Young adults with asthma ‘need cold weather care’
medwireNews: Researchers say that young adults with asthma should receive extra care and guidance during the winter months, to stop the effects of cold weather exposure from limiting their activities.
Jouni Jaakkola (University of Oulu, Finland) and colleagues found that individuals with asthma in their 20s had a significantly higher risk for cold weather-related symptoms than those without, particularly if they also had allergic rhinitis.
“Our study underlines that asthma and allergic rhinitis indicate already in young adulthood susceptibility to the effects of exposure to cold, which should be taken into account in the clinical care of this patient group,” they comment.
The team received questionnaire responses from 1623 adults aged 20 to 27 years who participated in the 20-year follow-up of a birth cohort study based in the city of Espoo, Finland. In the study years 2010 and 2011, there were 4 and 3 months, respectively, during which the mean temperature in Espoo was below 0°C.
Overall, 10% of respondents had asthma, of whom 68% had concurrent allergic rhinitis. Additionally, 21% of respondents had allergic rhinitis without concurrent asthma.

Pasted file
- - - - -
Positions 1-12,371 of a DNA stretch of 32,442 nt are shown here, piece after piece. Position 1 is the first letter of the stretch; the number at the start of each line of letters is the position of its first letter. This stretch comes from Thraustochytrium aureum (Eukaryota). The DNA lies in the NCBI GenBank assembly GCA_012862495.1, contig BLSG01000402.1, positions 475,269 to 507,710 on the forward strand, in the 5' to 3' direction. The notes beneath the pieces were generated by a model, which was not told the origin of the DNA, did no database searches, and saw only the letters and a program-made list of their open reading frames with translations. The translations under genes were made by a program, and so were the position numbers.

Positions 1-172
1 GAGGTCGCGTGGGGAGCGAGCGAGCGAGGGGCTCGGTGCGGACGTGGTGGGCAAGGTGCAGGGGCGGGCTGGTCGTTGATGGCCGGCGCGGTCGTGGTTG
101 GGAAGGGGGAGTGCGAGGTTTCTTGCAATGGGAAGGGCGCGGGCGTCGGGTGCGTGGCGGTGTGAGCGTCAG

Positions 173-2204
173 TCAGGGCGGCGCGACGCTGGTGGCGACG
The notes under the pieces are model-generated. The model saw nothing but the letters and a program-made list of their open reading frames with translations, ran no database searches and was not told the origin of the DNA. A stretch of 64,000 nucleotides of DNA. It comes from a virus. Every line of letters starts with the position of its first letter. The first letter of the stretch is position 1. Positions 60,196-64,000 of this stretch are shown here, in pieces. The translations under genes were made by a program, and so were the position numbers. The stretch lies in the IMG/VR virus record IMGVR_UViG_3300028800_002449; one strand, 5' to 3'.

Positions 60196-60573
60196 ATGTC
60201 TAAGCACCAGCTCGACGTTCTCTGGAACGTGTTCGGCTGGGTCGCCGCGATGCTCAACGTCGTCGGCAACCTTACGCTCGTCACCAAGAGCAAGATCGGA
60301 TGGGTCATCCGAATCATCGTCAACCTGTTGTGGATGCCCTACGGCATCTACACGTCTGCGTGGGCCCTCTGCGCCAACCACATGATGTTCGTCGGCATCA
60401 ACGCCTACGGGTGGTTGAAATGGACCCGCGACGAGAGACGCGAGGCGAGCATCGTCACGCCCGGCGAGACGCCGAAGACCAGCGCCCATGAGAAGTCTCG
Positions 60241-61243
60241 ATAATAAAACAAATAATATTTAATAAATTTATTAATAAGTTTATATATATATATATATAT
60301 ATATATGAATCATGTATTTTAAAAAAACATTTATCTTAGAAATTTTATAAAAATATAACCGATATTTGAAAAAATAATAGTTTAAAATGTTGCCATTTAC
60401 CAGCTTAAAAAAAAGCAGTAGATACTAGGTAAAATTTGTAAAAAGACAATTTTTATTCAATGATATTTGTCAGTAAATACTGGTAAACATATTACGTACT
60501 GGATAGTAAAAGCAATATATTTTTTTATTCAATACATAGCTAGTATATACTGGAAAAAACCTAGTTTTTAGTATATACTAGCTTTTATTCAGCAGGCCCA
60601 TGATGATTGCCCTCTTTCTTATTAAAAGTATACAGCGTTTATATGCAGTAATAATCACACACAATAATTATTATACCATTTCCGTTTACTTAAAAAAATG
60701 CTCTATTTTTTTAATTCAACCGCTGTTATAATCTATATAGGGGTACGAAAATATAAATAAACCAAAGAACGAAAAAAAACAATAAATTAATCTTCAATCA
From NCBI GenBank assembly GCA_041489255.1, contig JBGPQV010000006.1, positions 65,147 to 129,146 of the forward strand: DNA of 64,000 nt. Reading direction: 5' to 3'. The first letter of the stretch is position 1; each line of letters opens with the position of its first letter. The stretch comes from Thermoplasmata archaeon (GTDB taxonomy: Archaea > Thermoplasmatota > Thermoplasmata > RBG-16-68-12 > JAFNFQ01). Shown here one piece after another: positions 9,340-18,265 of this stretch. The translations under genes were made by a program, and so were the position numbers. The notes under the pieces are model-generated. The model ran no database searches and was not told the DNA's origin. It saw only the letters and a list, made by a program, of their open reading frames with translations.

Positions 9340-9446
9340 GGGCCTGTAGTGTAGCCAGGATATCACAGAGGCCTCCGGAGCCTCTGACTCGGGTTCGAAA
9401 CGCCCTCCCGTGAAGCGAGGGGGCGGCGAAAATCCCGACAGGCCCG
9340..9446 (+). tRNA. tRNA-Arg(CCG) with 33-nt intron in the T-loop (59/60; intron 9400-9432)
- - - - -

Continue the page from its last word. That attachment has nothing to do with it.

The researchers found that asthma and allergic rhinitis both independently and synergistically increased the risk for cold weather-related symptoms. The prevalence of shortness of breath and wheezing was only slightly increased by the presence of allergic rhinitis, but was increased 4.5- and 10.7-fold, respectively, in patients with asthma and 7.2- and 13.1-fold in patients with both conditions.
Similarly, phlegm production was slightly increased in patients with allergic rhinitis, and increased 2.7-fold in those with asthma, and 3.7-fold in those with asthma and allergic rhinitis.
Additionally, the prevalence of cough was increased around fourfold, and the prevalence of chest pain around 2.5-fold in all patients with asthma.
“Our findings emphasize the need for managing the cold-related symptoms so that they compromise the activities of young adults with respiratory diseases as little as possible,” write Jaakkola et al in Respiratory Medicine.
“Methods for clinical management could include recommendations for appropriate protective clothing, adjustment of medication, and protection of the respiratory zone, and instructions to avoid long exposure times under extreme cold temperatures.”
medwireNews (www.medwirenews.com) is an independent clinical news service provided by Springer Healthcare Limited. © Springer Healthcare Ltd; 2013
By Kirsty Oswald, medwireNews Reporter